But the real story here is the percentage of executives who claim their firms stood pat over the previous six months.  In 2010 that percentage was 54.7.  It increased some over the next two years reaching 65.7 in 2012.  After a slight dip last year, it stood at the two–thirds level in the most recent survey.  The only positive is that when asked if any had decreased employment, the 18.2 percent who acknowledged that they had, is the lowest figure in the last five spring surveys (the highest was 2010 at 31.6 percent).


The second question surrounding employment is concerned with expected levels six months out.  Coming out of the recession in 2010 the percentage indicating that they were planning to add to payroll was only 8.6 percent.  The number increased greatly in 2011 (29.8 percent) before falling to roughly half that in 2012 and 2013 respectively.  In the most recent survey that number has crept up to 18.2.  In 2014 nearly 70 percent responded they had no plans to change employment levels, the highest level since 2010 when 74.2 said they were planning to hold steady.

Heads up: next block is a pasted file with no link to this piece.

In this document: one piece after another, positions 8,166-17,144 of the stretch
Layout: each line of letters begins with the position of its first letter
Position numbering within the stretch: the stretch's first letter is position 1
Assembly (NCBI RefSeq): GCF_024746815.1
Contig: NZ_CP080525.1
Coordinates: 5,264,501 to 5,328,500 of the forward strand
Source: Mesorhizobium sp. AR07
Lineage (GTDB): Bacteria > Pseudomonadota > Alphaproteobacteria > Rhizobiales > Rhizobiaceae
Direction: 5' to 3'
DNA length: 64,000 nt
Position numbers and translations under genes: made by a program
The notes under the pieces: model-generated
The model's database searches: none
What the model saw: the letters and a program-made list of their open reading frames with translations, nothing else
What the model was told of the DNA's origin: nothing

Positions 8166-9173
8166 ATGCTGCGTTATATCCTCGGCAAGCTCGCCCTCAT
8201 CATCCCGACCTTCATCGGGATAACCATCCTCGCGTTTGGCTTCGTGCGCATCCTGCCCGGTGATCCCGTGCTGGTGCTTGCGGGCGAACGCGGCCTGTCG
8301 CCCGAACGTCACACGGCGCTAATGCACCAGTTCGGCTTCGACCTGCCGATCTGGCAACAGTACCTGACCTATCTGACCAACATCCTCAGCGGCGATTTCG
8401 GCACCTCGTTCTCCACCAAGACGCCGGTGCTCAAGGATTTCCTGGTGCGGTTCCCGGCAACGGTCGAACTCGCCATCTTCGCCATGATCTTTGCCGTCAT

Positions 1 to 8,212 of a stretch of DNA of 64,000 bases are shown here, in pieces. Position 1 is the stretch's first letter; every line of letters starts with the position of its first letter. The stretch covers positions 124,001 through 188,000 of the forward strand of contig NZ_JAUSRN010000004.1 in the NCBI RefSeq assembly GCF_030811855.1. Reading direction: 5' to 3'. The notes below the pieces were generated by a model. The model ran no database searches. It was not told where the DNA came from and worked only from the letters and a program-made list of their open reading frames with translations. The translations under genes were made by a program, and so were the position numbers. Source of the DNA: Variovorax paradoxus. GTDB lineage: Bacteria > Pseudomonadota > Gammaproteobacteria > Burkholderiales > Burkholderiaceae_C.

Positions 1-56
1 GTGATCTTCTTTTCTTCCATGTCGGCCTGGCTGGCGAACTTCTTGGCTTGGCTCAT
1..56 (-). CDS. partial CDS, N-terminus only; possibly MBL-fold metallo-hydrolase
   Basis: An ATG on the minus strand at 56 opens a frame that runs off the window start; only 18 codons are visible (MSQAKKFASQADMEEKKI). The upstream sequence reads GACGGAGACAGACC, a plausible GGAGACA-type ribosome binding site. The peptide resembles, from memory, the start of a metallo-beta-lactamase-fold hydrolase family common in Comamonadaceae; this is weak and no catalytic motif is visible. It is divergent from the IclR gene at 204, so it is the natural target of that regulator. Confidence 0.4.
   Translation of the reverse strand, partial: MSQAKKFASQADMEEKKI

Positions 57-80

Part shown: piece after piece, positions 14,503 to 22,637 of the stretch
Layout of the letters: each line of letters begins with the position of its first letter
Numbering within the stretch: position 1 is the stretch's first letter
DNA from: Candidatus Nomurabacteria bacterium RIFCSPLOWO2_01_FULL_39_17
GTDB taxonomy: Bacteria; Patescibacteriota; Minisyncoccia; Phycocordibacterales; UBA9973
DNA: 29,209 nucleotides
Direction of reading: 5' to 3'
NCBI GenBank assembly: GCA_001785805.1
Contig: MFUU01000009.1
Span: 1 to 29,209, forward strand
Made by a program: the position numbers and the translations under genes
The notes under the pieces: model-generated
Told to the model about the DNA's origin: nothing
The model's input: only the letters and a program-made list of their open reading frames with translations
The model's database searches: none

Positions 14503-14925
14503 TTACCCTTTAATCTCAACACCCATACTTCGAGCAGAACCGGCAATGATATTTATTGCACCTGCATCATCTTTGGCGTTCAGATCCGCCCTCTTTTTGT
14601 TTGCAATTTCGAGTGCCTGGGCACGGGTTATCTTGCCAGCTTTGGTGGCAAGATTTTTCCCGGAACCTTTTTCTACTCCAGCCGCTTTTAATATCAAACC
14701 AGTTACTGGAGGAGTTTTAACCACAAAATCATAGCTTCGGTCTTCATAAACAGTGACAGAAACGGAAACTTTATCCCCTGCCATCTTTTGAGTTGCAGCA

This lack of ebullience among executives about the business climate and their employment levels is substantiated by the official jobs figures. Establishment payroll data for Pennsylvania shows that from 2010 to 2011 the annual average number of total nonfarm jobs increased by just over 63,000—about one percent.  From 2012 to 2013 this figure increased ever so slightly by just 16,600 jobs.  Thus far in 2014 the number of nonfarm jobs in the Commonwealth has risen by 37,900 in January over its year earlier level, but that growth cooled off considerably in February and March.  While these are positive gains, it shows basically no evidence of accelerating in statewide job totals thus far in 2014.